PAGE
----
Today in History – February 19, 1967 – Capt (now Major) Darrel B. Couch ejects from his F-100 #562927

19 February 1967 – Here’s Darrel’s story…

(Pages 181-184 from my book)
My Combat Ejection or Nylon Let Down
(First written April 2005 for an NMUSAF research project)

Purple Heart (PH): 614 Tactical Fighter Squadron; F-100D; No tail number; Phan Rang AB, Vietnam.

On 19 February 1967, while returning from my 106th mission. I was shot down in the traffic pattern at Phan Rang. Everything outside the perimeter of the base was VC/NVA controlled. We were shot at constantly. We could not see ground fire during the day, but by the muzzle flashes on the ground, you could follow the ground track of night-flying aircraft south of Phan Rang.

I most likely took one of those critical spot hits we called “Golden BBs”.

I was flying at 2,000’ AGL and at GCA traffic pattern speed, which was also near the F-100D best glide speed. At best glide speed at 4,500 FPM rate of descent, the ground impact was only about 22 seconds to go.

I was flight lead but had moved to #2 so my #2 could get a GCA approach he needed to maintain instrument currency. I heard and felt a muffled thump and felt vibrations as the engine made its last gasp. Immediately, I saw the engine instruments rapidly decrease to “O”. The aircraft engine flew west and the only other thing I heard was; “The Sounds of Silence”. Even so, I attempted an unsuccessful air start and switched to guard channel to radio my intentions.

The flight manual says, “During an engine air start, it can take up to 45 seconds to get engine power sufficient to maintain level flight”. My ejection decision was a “no-brainer”. I had only dropped 3-400’ behind and below the lead by the time I ejected. The entire “one & zero” ejection sequence only takes 1 second, but again, I was in adrenaline-induced slow motion. As it happened, I could feel every phase of the ejection sequence. After I ejected, with my “one & zero” lanyard attached to the parachute, I had a seat entanglement with the parachute.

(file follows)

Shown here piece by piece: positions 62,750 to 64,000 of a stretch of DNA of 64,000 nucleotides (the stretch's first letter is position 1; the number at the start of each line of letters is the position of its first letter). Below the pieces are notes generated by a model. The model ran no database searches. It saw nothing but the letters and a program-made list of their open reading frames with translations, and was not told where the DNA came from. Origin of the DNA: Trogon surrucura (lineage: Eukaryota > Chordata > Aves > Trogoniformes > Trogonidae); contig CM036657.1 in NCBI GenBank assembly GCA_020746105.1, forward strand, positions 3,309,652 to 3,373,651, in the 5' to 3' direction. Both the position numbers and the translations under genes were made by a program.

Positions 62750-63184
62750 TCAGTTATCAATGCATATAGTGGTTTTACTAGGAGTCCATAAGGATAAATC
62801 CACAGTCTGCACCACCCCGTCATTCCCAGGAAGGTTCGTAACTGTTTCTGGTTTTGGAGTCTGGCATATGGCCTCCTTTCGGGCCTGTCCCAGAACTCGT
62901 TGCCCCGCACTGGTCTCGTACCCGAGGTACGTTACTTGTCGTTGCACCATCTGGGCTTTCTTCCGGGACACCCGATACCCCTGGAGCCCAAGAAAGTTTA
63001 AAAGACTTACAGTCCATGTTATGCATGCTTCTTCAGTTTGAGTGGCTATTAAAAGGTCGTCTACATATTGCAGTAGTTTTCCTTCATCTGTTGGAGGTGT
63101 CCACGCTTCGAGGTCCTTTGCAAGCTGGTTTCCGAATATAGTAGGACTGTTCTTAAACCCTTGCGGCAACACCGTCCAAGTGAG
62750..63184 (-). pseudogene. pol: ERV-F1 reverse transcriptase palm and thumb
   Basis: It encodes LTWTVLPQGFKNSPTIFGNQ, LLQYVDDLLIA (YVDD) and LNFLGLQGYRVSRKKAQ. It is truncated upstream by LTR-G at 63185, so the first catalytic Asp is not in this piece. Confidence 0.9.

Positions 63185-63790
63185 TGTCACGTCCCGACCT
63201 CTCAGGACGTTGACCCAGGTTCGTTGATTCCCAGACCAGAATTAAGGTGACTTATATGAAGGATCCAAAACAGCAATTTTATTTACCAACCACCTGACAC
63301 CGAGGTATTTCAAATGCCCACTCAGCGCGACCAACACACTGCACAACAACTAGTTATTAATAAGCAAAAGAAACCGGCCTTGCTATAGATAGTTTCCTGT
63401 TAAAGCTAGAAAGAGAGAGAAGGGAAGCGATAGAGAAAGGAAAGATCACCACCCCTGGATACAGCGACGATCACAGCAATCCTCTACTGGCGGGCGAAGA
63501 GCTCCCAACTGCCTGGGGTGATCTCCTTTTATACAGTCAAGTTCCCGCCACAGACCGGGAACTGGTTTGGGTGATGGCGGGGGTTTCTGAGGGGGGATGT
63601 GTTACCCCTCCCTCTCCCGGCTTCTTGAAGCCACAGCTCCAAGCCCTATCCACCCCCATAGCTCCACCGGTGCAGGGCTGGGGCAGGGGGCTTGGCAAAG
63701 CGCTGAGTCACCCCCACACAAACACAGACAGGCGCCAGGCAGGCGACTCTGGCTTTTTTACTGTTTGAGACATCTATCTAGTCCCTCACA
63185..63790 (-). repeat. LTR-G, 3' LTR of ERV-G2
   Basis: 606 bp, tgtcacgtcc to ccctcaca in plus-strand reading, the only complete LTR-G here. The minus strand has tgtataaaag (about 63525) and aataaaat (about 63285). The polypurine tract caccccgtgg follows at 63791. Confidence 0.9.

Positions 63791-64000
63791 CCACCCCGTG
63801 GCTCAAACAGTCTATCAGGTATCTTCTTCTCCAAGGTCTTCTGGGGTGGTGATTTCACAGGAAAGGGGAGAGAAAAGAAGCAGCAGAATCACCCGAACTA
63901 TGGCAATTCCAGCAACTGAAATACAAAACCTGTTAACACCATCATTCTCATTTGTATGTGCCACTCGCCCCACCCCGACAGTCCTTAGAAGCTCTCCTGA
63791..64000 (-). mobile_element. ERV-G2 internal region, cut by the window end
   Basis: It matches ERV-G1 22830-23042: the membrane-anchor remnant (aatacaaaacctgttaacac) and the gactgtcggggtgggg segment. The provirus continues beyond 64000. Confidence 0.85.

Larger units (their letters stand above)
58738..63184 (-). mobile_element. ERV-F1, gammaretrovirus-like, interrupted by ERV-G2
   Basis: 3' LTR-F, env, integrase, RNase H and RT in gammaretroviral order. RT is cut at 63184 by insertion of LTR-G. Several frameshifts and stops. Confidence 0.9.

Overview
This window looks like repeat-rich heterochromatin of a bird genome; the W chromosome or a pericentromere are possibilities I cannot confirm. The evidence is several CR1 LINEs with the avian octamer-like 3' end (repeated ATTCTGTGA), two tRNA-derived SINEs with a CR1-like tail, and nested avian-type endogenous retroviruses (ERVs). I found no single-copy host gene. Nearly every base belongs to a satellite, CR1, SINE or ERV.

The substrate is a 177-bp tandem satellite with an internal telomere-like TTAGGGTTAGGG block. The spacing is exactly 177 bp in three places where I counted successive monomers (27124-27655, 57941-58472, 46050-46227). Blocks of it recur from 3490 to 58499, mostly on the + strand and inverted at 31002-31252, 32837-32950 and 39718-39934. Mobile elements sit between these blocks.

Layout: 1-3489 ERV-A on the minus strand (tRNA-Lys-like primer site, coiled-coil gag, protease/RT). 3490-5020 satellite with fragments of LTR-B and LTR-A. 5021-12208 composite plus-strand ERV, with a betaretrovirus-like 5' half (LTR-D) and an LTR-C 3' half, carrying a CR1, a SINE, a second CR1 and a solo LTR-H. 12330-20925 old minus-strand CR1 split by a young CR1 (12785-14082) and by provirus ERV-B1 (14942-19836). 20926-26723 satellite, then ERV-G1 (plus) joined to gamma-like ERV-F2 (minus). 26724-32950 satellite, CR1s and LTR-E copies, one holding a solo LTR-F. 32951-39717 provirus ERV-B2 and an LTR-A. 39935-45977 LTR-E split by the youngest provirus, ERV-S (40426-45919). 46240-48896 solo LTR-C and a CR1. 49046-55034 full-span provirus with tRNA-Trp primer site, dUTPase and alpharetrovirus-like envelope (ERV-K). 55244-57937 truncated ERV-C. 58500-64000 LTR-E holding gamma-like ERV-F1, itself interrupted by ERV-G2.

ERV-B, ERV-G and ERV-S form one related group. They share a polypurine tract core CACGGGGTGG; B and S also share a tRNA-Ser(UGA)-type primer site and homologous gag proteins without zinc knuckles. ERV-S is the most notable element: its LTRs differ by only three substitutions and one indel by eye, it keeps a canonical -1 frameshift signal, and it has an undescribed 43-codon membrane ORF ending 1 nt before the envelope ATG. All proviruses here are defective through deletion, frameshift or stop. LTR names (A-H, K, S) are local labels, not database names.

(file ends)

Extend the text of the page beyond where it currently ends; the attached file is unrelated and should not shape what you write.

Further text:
I took the opening shock across the back of my neck and left shoulder. I looked up to make sure nothing was tangled, and the parachute had two panels torn from top to bottom. The only thing holding the chute together was the skirt and blowhole hems.

The next thing I saw was a Hun in a left turn. My first thought was the engine had started and I was in a lot of trouble. Then the Hun started going lower and I thought it was going to crash in the ocean. Not so, it was my #2 circling me. After a full 360, I saw the crash smoke. I got out my survival radio and contacted the flight and Phan Rang tower to confirm rescue was being scrambled. They were!!!

Of course, with my distractions, I forgot to deploy my survival kit, a mistake I never realized until I tried to run after landing. With the standard fighter 24’ chute with 2 panels missing I was coming down fast. Phan Rang was in the coastal turn area of SVN. The area was like Arizona. It had dust storms and cactus fences and very little vegetation. I could see I was going to land in a bare dirt field about 100 yards from a tree line.

We were always told to lie down in the grass and never go to the tree lines. That was where Charlie (AKA: Viet Cong) hung out. After landing, I released my canopy and saw I was like a target on a shooting range. I disregarded conventional wisdom and ran for the tree line. After I took cover, I could hear people whistling to either side of me. I called my flight members to get a strafing pass either side of my position, but the rescue chopper, (well trained in firefighting and rescue, but not experienced in combat rescue) our base firefighting H-43 chopper, was approaching and screamed to pull off, he might get shot down by the fighters. In fact, he should have pulled out and let the fighters give him fire cover.

By then, the flight members were out of fuel and had to land. It was too late to scramble an alert flight and there were no inbound mission returns within a suitable time range. The chopper then came in and landed 50 yards beyond my parachute and the firefighter got out to provide me any needed assistance.

Now it was decision time!! I had a chopper on the ground, an exposed firefighter, and 150 yards to run. I jumped and ran. For the entire trip, I could feel a bullet hitting me between the shoulder blades. I made it!! When I got in the chopper, the crew and Vice Wing Commander, Col. Edward P. (Ed) McNeff, were laughing their heads off.

I really could not see the humor until I tried to climb in and got hung up. I had my 38 S&W Combat Masterpiece revolver tied to my pistol belt with a piece of nylon parachute cord. The revolver had come out of the holster and I was dragging it behind me on a 6’ cord. Of course, I was in shock and my mouth was so dry I could barely croak.